AUGUSTA — Permission for local governments to levy a local option sales tax on meals and lodging is before the legislature this year, as it has been many times before.
This time, Rep. Brian Hubbell (D-Bar Harbor) is the bill’s sponsor. He said he hears lots of local support for the idea, as Mount Desert Island towns seek options for raising revenue besides the property tax.
“Everywhere you go in Bar Harbor, people say, ‘We ought to be able to do that,’” he said of local sales taxes.
His proposal, LD 1230, would allow municipalities to impose such a tax by local referendum. The tax may be seasonal but may not exceed one percent.
Hubbell recruited a bipartisan group of cosponsors for the effort, representing Portland, York, Cumberland, Hollis, Sanford, Augusta, Bangor and Androscoggin.
The Maine State Chamber of Commerce and other business groups have opposed previous proposals, citing concerns that enacting such a tax would disadvantage businesses subject to it and pose record-keeping challenges.
Hubbell said the Bar Harbor Chamber of Commerce was open to the idea when he discussed it with them. “There is some ambivalence, but as long as [the tax] is narrowly targeted, at least locally, there seems to be broad interest.”
Another point of contention has been that the proposal only helps a few communities with busy hotels and restaurants, Hubbell said. “The response has been that local option taxes benefit certain municipalities but not others.”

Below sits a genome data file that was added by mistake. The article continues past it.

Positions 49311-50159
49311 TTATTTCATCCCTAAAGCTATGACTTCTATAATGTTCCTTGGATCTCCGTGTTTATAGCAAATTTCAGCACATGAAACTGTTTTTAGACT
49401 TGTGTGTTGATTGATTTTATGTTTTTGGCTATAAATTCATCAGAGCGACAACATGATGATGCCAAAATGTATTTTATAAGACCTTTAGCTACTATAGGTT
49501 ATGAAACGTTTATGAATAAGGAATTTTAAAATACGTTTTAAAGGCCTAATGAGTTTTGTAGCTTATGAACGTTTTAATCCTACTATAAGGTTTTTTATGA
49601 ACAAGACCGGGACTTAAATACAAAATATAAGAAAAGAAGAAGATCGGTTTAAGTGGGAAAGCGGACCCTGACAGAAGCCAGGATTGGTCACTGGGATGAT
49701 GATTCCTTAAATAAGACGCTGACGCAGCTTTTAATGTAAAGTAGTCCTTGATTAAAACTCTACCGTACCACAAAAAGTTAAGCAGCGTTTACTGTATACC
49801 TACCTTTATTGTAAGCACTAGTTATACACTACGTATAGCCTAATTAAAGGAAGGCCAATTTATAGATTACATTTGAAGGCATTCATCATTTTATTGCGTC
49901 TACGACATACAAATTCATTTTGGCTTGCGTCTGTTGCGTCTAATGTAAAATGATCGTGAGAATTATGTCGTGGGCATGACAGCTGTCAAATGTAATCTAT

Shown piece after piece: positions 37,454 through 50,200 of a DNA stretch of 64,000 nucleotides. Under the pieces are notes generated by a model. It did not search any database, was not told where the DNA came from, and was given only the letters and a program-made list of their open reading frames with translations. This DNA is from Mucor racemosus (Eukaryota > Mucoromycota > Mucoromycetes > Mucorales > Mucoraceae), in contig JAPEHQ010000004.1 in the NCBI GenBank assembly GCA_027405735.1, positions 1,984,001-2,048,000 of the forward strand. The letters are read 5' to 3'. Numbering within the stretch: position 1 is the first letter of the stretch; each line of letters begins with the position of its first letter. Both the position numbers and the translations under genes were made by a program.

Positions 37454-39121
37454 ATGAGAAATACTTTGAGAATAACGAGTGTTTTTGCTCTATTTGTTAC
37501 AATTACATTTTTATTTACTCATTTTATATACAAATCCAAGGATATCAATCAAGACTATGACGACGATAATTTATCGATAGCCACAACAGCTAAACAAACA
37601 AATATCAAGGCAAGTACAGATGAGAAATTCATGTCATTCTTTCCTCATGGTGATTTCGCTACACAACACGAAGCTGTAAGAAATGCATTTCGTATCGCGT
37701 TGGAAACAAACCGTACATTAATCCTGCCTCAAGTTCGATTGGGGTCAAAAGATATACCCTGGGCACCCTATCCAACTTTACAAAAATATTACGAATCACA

In 2007, then-Sen. Dennis Damon (D-Hancock County) proposed a two percent sales and use tax only for communities near national parks such as Bar Harbor, but it failed to win sufficient support.
Local option tax proposals gained some momentum in recent years when municipal revenue sharing – the portion of state sales and income tax sent back to municipalities – was on the chopping block in the state budget process. In 2013, a proposal allowing municipalities to impose a sales tax up to five percent passed the House but stalled in the Senate.
Hubbell didn’t participate directly in any of those hearings in previous sessions as an active member of the education committee. But now he serves on the Appropriations Committee, and he said the situation with municipal revenue sharing is more stable. He hopes that will allow legislators to separate the two issues.